The lecture sessions covered many important topics in type 2 diabetes research. Leading scientists presented their data followed by fruitful discussions with the audience. Topics included endocrinology and central control, energy metabolism and inflammation as well as environmental influences on the DNA. The experts emphasized diabetes as being a multi-organ disease that includes various molecular pathologies, due to the underlying complex network of hormones derived by the gut and the brain which maintains metabolism and regulates blood sugar, lipids and body weight. This complexity enables the identification of novel targets for therapeutic approaches. Furthermore, epigenetics, environmentally triggered gene activity, and the microbiome, meaning genetic information of intestinal bacteria that contribute to metabolism, may also play an important role for metabolic dysfunction.
A highlight of the conference was having different generations of stellar scientists join this productive research platform. “It is great to finally get to meet all the leading scientists in diabetes research that have achieved major breakthroughs and whose publications I have read,” says a young post doc. The experts were deeply impressed by the talented junior scientists as well. “I am pleased to see a new generation of outstanding researchers and I am convinced that one day they will do a great job taking care of us,” says Prof. Günther Wess, CEO Helmholtz Zentrum München.
Among the prominent scientists at the conference were Jeffrey Friedman from Rockefeller University and C. Ronald Kahn from the Joslin Diabetes Center/Harvard Medical School. For almost twenty years, Friedman has focused on Leptin, a hormone that regulates appetite and body weight. He has pioneered the modern understanding of weight control by central mechanisms. Kahn discovered the multidimensional signaling functions of insulin and works on understanding its impaired effects in patients with diabetes and metabolic syndrome. He was awarded the Helmholtz Diabetes Lecture for lifetime achievement, which honored not only his scientific results, but also his contribution to educating young scientists.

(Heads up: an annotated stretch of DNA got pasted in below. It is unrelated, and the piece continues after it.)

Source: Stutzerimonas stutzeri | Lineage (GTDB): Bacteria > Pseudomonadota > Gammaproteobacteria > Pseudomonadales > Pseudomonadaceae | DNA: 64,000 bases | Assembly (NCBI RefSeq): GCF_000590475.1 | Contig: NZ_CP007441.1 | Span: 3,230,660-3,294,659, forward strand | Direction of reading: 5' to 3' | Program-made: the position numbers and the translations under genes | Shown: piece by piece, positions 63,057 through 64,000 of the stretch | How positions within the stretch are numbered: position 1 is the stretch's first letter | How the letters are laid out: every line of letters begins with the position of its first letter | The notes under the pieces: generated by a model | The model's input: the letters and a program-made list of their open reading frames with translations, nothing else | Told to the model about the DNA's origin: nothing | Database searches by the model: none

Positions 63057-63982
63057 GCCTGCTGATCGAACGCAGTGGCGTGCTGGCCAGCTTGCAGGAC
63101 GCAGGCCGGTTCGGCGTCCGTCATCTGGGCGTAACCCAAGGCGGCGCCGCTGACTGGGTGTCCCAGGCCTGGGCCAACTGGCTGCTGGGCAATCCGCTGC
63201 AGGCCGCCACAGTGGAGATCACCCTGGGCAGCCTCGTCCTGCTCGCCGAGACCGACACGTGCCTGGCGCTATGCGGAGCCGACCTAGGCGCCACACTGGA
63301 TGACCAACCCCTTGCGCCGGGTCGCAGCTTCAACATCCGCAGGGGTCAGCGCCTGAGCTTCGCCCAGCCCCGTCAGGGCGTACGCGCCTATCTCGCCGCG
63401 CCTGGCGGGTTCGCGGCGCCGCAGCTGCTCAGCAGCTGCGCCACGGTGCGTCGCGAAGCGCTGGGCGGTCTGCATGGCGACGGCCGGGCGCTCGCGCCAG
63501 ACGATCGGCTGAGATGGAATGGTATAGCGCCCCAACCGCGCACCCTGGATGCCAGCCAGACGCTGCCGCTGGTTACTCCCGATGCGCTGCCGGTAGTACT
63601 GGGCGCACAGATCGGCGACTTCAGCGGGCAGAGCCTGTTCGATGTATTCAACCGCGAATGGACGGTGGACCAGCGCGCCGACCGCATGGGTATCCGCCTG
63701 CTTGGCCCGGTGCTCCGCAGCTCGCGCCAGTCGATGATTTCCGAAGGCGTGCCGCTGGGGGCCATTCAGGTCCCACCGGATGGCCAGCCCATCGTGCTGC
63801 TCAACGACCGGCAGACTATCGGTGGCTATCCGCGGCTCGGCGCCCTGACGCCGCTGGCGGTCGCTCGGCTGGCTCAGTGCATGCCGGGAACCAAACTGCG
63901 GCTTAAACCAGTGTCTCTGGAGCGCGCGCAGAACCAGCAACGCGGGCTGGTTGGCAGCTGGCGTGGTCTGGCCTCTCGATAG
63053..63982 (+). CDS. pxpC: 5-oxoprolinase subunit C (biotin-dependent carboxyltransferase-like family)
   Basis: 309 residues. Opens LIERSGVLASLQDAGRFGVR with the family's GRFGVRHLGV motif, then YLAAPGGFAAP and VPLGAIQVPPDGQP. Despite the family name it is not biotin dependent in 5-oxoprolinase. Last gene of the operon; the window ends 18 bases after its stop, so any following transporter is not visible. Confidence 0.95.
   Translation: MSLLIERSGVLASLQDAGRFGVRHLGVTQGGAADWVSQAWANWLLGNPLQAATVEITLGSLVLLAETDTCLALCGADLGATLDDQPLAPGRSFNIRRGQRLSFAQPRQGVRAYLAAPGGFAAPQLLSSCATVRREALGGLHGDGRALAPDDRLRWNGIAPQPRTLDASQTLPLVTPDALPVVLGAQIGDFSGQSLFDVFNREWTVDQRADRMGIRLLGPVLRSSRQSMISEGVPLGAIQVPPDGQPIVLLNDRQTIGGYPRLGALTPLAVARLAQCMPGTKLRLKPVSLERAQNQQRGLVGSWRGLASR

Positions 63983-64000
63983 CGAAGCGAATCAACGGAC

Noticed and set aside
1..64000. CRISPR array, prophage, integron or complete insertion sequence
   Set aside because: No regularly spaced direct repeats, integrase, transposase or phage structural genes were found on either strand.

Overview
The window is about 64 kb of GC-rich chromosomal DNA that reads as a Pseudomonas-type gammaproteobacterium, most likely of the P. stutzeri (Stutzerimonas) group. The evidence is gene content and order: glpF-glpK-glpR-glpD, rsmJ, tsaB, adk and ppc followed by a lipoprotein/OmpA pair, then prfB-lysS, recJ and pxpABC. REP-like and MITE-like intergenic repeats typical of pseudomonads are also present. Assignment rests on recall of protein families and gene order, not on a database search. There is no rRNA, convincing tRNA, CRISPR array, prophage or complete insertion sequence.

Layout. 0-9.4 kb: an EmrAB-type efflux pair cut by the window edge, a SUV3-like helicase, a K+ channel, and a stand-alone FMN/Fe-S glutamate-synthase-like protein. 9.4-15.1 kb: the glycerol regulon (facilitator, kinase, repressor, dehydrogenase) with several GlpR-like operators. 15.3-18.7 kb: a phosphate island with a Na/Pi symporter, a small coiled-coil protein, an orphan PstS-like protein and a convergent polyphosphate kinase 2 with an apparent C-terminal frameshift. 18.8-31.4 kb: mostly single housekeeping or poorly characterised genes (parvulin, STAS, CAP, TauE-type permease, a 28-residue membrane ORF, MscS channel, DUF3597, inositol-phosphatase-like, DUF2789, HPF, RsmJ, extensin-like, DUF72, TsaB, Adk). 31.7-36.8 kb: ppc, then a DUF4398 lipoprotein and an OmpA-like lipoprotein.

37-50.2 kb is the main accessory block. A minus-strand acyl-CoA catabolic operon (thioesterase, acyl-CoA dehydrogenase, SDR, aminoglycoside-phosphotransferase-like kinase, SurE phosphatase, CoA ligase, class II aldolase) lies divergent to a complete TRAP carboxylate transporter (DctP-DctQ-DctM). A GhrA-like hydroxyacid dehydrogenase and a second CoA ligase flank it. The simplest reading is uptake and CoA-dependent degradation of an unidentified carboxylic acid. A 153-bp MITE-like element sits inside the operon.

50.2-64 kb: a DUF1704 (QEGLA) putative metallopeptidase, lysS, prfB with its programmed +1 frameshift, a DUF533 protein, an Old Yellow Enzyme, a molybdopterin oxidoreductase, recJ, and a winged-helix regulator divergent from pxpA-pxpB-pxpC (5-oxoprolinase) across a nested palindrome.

Helmholtz Young Investigator in Diabetes Award
A second prize, the Helmholtz Young Investigator in Diabetes Award, recognized truly outstanding contributions by a young investigator in the field. Of 17 highly qualified nominees, two winners were chosen - Matthew Hirschey (Duke University) for his work on the role of mitochondrial sirtuin in diabetes and Scott Sternson (Janelia Farm Research Campus, Howard Hughes Medical Institute) for his research on neural circuits that control hunger.
According to the highly pleased organizers, the event was an extremely valuable and memorable opening for this conference series, due to the stellar contributions of all participants who shared their newest results, disclosed their most recent ideas and discussed emerging controversies.